A second major survey this month has shown growth in the UK’s manufacturing sector at a three-year high, in a further sign the industry started the second quarter in strong shape despite fears of a 2017 slowdown.
The Confederation of British Industry’s monthly survey of 432 manufacturing groups showed 41 per cent of respondents had increased their output in the three months to May, compared to only 12 per cent who said it was down.
A rounded balance of +29 – the difference between the percentage reporting growth and those reporting decline – was the highest since December 2013.
Export orders in particular remained strong, with a balance of +10 maintaining last month’s level and the highest in more than three years.
Manufacturing has been a bright spot in recent data and surveys on the UK’s economy, as companies benefit from a sterling-induced “sweet spot”: the weaker pound has made British products more competitive internationally, but companies still have full access to markets until the Brexit process is complete.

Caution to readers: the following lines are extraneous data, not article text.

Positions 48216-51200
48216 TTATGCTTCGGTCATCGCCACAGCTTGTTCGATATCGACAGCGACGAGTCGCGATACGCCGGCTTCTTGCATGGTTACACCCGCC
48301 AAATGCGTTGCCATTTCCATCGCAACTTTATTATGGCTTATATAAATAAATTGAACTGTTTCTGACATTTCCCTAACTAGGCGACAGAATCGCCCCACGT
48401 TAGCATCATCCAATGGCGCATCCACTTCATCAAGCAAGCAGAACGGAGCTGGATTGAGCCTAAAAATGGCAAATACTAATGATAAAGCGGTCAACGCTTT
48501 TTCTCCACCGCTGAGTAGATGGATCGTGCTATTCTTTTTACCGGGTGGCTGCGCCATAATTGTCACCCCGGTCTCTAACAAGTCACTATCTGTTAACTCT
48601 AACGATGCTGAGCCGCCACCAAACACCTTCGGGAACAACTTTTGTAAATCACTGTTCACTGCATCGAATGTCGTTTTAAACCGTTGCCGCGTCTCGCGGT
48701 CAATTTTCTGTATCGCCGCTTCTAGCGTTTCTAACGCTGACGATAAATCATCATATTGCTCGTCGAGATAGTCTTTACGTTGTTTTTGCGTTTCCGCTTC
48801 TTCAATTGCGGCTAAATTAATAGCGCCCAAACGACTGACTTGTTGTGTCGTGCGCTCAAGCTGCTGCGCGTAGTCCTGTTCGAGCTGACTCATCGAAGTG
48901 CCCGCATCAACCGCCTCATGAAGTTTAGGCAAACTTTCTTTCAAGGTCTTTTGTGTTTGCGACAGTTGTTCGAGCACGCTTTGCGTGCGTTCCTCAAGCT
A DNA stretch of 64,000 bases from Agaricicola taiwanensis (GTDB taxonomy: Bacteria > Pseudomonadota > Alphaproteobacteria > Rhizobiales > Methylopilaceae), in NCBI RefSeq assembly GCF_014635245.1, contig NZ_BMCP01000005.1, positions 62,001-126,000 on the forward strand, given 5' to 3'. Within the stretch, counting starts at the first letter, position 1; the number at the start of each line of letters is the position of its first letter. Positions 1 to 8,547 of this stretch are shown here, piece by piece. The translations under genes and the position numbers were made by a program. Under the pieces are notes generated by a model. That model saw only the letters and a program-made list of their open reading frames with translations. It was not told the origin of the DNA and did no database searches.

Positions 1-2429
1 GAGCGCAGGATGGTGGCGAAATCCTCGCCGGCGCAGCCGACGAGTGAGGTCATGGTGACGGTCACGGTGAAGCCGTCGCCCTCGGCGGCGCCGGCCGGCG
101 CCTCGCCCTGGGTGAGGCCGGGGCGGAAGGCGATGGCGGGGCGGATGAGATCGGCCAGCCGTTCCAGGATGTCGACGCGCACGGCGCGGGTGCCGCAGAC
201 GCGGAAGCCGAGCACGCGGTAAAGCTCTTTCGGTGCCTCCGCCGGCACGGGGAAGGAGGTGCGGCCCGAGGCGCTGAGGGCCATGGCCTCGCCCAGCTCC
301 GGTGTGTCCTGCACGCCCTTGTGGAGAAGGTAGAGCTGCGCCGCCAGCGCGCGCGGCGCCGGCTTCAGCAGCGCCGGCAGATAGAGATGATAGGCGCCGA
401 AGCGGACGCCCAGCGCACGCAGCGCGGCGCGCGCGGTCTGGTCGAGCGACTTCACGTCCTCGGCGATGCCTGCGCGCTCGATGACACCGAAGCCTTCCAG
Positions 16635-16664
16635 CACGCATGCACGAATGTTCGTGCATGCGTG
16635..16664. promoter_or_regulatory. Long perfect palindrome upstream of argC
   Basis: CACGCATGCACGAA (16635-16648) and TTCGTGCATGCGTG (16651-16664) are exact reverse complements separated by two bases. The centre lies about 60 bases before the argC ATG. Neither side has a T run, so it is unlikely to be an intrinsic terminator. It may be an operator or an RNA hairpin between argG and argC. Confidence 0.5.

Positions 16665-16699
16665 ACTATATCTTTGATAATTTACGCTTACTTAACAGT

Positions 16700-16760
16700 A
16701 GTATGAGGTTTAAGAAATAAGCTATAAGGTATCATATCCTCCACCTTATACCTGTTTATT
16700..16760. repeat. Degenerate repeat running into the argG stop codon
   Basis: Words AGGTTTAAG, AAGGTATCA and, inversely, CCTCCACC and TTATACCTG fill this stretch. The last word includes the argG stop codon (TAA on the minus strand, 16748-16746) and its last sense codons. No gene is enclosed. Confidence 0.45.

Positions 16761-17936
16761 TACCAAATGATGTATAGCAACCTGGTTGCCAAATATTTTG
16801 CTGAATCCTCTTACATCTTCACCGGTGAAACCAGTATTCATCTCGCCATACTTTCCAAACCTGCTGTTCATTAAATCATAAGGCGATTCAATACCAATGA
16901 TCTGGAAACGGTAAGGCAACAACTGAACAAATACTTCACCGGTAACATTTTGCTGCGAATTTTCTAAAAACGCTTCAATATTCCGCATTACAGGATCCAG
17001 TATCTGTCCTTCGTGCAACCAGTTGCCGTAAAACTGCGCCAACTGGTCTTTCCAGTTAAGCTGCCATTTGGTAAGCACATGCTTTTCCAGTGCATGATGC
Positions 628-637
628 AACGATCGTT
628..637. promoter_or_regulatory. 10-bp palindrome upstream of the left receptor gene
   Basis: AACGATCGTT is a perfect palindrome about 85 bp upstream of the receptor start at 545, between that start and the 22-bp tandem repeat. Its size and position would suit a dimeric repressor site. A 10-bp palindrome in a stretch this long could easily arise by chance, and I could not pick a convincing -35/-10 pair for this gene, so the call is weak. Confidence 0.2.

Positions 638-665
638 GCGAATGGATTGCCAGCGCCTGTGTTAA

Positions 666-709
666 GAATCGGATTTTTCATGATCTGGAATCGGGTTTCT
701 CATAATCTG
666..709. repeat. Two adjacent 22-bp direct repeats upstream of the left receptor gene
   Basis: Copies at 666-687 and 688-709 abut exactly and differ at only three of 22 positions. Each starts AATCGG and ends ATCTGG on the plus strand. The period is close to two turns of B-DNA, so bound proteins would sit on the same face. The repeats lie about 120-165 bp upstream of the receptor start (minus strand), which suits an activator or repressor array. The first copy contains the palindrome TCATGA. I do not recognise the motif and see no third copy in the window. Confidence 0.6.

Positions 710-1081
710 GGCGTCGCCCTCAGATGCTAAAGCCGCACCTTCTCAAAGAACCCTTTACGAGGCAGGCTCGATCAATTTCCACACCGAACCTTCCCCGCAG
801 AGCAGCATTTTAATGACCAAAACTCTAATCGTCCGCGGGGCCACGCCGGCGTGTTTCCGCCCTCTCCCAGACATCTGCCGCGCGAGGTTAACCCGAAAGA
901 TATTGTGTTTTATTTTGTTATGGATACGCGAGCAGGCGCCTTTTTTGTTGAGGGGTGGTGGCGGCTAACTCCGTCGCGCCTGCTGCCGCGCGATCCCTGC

IHS Markit’s purchasing managers’ index for manufacturing – another closely-watched measure of the sector’s health – also climbed to a three-year high last month.
However, the CBI once again highlighted rising cost pressures on firms, with large numbers of respondents expecting to raise their prices in the coming months.
Rain Newton-Smith, CBI chief economist, said:
The summer sun has come out early for Britain’s manufacturers. Robust demand at both home and abroad is reflected in strong order books, and output is picking up the pace.
On the other side of the coin though, we have mounting cost pressures and expectations for factory-gate price rises are running high.
Boosting productivity is key to alleviating some of the cost pressures that manufacturers are facing. Sustained investment in innovation and education will be vital to shore up the success of British industry.
Last month rising export orders helped optimism among respondents rise to its highest level since the UK joined the EU in 1973, though the brighter sentiment has done little to increase investment.